The American Medical Association indicated a new willingness yesterday to compromise on its strong opposition to any regulation by the Federal Trade Commission of the way professions do business.
Although still asking Congress to set some limits on the FTC's regulatory authority over the professions, the AMA appeared during testimony before a House subcommittee to have dropped its demand for a complete exemption for doctors, dentists, engineers and other professionals licensed by the states.
Furthermore, in a major shift from its position last year, when it failed to win an exemption, the AMA yesterday recognized the validity of a U.S. Supreme Court decision that upheld the FTC's authority over the professions.
But Jay Angoff of Congress Watch, whose organization monitored the AMA's efforts last year to gain an exemption, noted that it has "changed its tone" while questioning whether it made a substanative shift in its position. "I don't think they have," he said.
AMA Board Chairman Dr. Joseph F. Boyle told the House commerce, transportation and tourism subcommittee that his organization has been meeting with FTC Chairman James C. Miller III in an effort to find some common ground.
"The AMA has seen the handwriting on the wall. Its officials realize it will be next to impossible to get the complete exemption they want," said one FTC official.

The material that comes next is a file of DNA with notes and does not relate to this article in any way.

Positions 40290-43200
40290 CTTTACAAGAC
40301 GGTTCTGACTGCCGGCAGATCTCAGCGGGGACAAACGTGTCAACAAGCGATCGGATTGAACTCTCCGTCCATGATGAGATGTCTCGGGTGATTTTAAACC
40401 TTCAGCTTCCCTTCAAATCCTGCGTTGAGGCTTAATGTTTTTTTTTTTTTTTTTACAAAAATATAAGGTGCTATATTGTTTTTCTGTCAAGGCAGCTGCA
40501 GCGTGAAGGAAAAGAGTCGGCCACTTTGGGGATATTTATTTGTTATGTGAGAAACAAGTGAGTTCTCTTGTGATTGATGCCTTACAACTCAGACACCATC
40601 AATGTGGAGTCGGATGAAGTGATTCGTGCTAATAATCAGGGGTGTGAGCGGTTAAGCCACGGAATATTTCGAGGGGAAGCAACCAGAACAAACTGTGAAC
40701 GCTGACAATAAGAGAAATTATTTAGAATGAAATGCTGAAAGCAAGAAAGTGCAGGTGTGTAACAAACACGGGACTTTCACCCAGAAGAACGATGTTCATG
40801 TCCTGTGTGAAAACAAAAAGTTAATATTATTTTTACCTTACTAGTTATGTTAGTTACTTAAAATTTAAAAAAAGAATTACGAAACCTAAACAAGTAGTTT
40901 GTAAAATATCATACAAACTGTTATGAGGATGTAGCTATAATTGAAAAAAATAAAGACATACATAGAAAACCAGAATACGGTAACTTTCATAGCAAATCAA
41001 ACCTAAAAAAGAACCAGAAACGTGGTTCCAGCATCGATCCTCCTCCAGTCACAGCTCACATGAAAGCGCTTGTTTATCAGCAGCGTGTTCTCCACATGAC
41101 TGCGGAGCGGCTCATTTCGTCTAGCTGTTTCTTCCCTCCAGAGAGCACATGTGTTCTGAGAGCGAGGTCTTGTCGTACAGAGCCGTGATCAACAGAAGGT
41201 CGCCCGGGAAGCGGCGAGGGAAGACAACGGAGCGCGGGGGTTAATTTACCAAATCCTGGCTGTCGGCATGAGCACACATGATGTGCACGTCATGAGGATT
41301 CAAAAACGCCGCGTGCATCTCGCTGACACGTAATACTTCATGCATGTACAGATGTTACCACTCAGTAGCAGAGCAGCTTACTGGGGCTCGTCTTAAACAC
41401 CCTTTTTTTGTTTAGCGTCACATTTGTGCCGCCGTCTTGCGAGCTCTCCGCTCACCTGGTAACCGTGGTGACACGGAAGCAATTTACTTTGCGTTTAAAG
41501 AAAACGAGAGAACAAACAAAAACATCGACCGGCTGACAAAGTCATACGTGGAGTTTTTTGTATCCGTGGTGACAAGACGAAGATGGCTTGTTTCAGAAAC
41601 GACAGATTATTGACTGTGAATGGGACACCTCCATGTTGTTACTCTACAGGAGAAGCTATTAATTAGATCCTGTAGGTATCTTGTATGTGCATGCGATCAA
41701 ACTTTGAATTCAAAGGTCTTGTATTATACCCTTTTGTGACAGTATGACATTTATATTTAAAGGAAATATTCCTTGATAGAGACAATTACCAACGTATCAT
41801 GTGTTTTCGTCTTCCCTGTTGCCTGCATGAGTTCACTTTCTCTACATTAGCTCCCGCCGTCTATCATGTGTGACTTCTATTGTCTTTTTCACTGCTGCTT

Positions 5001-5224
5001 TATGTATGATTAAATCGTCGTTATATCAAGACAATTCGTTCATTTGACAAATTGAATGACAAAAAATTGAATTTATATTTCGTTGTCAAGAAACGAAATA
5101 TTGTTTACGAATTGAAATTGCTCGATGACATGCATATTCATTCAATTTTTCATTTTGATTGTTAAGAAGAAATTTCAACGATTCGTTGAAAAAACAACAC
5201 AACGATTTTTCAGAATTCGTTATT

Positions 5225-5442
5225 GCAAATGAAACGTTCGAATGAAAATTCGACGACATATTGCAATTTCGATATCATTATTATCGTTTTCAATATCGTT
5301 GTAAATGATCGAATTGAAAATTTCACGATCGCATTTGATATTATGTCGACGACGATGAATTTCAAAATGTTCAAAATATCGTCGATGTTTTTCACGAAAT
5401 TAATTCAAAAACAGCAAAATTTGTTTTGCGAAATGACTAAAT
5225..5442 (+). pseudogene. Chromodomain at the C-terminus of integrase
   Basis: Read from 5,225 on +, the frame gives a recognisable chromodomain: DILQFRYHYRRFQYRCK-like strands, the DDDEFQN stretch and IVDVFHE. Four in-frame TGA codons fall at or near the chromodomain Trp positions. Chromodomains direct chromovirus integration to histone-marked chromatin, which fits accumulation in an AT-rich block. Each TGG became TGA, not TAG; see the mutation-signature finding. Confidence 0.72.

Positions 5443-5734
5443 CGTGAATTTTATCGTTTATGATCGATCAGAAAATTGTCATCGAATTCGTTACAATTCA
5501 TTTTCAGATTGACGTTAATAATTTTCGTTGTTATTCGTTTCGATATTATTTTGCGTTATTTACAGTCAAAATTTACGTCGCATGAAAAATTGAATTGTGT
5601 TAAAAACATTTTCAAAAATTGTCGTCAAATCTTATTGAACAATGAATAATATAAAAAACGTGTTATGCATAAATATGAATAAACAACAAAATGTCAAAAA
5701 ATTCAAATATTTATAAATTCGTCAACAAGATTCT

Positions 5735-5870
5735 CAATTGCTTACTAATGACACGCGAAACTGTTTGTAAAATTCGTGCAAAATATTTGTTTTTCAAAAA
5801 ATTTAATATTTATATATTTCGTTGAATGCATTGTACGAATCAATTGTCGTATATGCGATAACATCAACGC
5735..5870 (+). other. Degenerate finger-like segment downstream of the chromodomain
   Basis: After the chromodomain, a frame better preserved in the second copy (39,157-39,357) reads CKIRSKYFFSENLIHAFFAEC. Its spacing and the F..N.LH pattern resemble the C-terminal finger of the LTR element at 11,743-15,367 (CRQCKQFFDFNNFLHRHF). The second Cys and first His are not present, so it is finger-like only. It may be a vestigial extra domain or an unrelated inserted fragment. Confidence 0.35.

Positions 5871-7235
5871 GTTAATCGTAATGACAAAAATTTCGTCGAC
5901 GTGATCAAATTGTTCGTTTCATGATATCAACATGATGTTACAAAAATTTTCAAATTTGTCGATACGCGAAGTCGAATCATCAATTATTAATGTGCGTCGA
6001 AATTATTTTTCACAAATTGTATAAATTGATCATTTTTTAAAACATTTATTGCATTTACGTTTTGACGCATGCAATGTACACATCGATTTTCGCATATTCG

The AMA, moreover, was hit yesterday with a major defection from the ranks of medical groups when the American College of Physicians testified in favor of continued FTC regulation of the business practices of medicine. Although the College of Physicians is small, representing about 56,000 specialists in internal medicine, it is one of the most prestigious groups in the profession.
"We believe that to prevent FTC scrutiny of those aspects of health-care delivery which are directly linked to the business of health care would be inappropriate. Additionally, we believe that exempting the medical profession from all FTC review would create a special privileged class and is therefore inequitable," college officials said.
The AMA, American Dental Association and National Society of Professional Engineers all testified on the need to limit FTC oversight over their professions.
AMA Chairman Boyle insisted that his organization's aim was not "in any way concerned with trying to keep fees at high levels" but rather to assure the continuation of public-service aspects of organized medicine--including such self-regulatory activities as peer review to assure quality service and checks on unethical conduct.
"Currently many beneficial activities are being abandoned by professional associations for fear of becoming involved in an expensive and time-consuming battle with the FTC," said Boyle.
"We strongly believe Congress has a responsibility to clearly define the commission's jurisdiction in order to preserve the traditional role of the states in governing who may practice a health profession, who may not and under what conditions," added ADA President Dr. Burton H. Press.